Nature Book Reader

29 September 2010 // Nature Book Reader

Bill Drummond on ‘The Natural History of Selbourne’ by Gilbert White

Up until the age of 14, my interest in the natural world was focused on fishing, collecting birds eggs and generally spending as much time in the countryside as I could because it was more exciting than being in the town. Half-a-dozen Observer’s Books was all the literature I needed.

As a 19 year old art student in late 1972 I came across a book called Food For Free. I thought this was great and it sat comfortably alongside my Jack Kerouac’s and Henry Miller’s. A few years later I found a second hand copy of a book called In A Green Shade by the same author Richard Mabey. From then on I bought all his books as they came out.
In 1986 Mabey published a biography of Gilbert White (1720 – 93). From that I fell in love with White’s own masterpiece The Natural History of Selborne. A book I have read numerous times over the years. There are dozens of quotes from this book I could have picked, but today I picked this one:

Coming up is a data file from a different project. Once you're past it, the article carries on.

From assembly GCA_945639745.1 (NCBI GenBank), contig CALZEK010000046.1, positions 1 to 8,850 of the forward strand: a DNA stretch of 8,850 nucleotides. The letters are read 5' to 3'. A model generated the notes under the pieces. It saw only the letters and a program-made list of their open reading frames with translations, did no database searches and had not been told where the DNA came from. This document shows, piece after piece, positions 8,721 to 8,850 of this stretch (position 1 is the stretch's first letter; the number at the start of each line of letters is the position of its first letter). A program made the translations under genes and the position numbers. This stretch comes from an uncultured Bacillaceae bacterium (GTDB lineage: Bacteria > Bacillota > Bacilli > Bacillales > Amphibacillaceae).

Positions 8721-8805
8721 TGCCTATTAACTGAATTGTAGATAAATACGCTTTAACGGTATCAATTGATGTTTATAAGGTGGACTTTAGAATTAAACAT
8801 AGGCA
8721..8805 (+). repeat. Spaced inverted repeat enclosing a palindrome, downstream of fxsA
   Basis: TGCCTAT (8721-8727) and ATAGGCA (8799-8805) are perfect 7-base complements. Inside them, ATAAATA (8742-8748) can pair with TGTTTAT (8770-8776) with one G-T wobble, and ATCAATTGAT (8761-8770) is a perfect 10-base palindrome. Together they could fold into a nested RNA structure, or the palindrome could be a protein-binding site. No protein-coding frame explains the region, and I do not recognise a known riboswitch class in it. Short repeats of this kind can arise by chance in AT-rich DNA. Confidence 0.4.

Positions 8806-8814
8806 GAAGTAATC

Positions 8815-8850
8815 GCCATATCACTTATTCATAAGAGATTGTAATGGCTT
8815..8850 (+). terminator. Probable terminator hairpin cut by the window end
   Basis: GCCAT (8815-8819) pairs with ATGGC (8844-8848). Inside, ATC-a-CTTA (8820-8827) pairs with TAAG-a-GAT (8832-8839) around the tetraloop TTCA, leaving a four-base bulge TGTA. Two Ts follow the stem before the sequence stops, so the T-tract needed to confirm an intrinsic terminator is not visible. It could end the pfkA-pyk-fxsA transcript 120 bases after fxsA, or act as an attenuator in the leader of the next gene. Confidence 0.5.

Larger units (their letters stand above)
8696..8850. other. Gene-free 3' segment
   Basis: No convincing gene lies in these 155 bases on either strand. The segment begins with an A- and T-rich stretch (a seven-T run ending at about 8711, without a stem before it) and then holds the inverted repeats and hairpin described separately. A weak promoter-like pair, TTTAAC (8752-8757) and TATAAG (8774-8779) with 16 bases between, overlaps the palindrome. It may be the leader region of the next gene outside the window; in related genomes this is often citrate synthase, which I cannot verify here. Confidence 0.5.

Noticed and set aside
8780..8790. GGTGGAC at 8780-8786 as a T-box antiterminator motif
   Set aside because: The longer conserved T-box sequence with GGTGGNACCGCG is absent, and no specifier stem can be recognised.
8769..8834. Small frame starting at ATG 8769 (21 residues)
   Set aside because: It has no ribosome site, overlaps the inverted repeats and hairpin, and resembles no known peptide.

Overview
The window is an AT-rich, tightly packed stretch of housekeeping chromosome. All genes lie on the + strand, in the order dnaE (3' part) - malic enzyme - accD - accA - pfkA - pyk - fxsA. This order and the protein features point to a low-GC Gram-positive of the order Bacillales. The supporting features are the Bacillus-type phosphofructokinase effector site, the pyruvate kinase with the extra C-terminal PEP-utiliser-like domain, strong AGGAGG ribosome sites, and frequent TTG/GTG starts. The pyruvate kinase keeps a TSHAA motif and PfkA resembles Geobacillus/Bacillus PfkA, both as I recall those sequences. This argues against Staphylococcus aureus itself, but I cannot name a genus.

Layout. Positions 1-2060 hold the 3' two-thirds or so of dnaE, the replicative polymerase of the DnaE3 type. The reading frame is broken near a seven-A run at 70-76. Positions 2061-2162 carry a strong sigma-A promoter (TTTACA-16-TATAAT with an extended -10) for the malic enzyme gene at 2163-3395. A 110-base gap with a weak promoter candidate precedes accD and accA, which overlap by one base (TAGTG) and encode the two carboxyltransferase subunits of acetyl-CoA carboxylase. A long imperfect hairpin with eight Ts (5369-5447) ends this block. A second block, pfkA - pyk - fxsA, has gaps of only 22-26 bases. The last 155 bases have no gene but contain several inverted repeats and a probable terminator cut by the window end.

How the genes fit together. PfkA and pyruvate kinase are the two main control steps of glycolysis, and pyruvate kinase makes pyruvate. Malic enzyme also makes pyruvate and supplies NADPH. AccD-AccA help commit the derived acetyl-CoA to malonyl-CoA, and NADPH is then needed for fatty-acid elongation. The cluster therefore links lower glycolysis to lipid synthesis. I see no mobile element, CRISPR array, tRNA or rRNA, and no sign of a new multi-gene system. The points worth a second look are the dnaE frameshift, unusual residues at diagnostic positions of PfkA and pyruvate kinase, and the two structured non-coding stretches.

The grasshopper-lark* began his sibilous note in my fields last Saturday. Nothing can be more amusing than the whisper of this little bird, which seems to be close by though at an hundred yards distance; and, when close at your ear, is scarce any louder than when a great way off. Had I not been a little acquainted with insects, and known that the grasshopper kind is not yet hatched, I should have hardly believed but that it had been a locusta whispering in the bushes. The country people laugh when you tell them that it is the note of a bird. It is a most artful creature, skulking the thickest part of a bush; and will sing at a yard distance, provided it be concealed. I was obliged to get a person to go on the other side of the hedge where it haunted; and then it would run, creeping like a mouse, before us for a hundred yards together, through the bottom of the thorns; yet it would not come into fair sight: but in the morning early, and when undisturbed, it sings on the top of a twig, gaping and shivering with its wings.

* Grasshopper-lark is now what we call the Grasshopper Warbler

Taken from the Caught by the River Nature Book Reader.

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